The south-east Asian countries are facing a serious threat of arsenic (As) toxicity due to extensive use of As contaminated groundwater for rice cultivation. This experiment was configured to assess the consequences of rice seed priming with selenium (Se) and cultivation in As free and As contaminated soil. The experiment was arranged in a factorial complete randomized design having two factors viz. seed priming and soil As stress with total twenty-five treatment combinations replicated thrice. Seed priming with Se promotes growth, yield under both As free and As stressed conditions. Se supplementation considerably enhanced the tiller numbers, chlorophyll content, plant height, panicle length and test weight of rice by 23.1%, 23.4%, 15.6% and 30.1%, respectively. When cultivated in As spiked soil and compared with control, Se primed plant enhance growth and yield by reducing As translocation from root to aerial parts, expressed as translocation factor (TF). A reduction of TF root to shoot (46.96%), TF root to husk (36.78–38.01%), TF root to grain (39.63%) can be seen among the Se primed plants than unprimed plants both cultivated in similar As stress. Besides these, a noteworthy reduction in estimated daily intake (EDI) and cancer risk (CR) were also noticed with the consumption of cooked rice obtained after cooking of brown rice of Se primed plants than their unprimed counterparts.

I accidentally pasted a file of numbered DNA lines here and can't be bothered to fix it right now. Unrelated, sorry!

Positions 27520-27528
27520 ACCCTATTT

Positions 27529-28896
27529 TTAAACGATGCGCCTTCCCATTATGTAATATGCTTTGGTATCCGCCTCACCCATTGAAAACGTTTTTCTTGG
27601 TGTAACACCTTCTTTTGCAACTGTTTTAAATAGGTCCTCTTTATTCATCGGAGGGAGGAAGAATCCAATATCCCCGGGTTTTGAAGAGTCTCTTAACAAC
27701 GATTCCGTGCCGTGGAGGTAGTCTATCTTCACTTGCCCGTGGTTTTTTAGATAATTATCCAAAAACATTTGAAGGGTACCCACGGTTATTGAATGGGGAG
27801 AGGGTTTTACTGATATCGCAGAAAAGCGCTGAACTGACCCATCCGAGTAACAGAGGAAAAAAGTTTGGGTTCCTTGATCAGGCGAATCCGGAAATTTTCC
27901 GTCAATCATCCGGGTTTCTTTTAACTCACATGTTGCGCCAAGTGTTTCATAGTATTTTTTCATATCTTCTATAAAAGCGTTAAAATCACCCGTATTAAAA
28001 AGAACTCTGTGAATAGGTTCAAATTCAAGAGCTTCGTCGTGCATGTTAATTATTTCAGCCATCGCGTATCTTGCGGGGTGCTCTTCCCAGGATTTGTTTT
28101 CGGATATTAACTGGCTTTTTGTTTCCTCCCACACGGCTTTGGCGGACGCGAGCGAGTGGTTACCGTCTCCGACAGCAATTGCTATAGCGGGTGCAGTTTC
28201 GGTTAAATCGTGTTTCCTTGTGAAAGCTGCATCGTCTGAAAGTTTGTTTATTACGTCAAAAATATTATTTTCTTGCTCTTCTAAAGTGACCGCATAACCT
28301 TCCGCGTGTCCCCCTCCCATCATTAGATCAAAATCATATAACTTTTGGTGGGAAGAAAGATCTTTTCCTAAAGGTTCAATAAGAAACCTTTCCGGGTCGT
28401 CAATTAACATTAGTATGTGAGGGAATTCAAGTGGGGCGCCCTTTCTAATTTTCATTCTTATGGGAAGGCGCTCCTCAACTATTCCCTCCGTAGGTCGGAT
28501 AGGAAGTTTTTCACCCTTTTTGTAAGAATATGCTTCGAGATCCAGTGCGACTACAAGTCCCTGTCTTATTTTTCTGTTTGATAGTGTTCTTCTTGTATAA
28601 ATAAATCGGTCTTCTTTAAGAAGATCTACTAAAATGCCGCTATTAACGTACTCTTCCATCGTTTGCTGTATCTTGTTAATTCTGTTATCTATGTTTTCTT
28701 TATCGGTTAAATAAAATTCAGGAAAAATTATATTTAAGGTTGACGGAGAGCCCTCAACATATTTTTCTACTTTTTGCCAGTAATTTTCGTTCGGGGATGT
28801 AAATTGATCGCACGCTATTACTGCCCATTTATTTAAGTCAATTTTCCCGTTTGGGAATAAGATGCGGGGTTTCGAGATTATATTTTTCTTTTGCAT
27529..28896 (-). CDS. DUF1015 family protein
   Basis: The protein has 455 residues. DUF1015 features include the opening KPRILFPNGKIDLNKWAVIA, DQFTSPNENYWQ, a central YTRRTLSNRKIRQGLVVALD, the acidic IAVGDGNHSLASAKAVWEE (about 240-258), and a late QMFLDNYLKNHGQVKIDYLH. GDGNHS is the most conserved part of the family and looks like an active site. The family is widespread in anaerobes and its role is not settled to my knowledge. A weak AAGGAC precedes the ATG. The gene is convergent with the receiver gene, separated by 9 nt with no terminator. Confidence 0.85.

Ecotoxicology and Environmental Safety – Elsevier
Published: May 15, 2018
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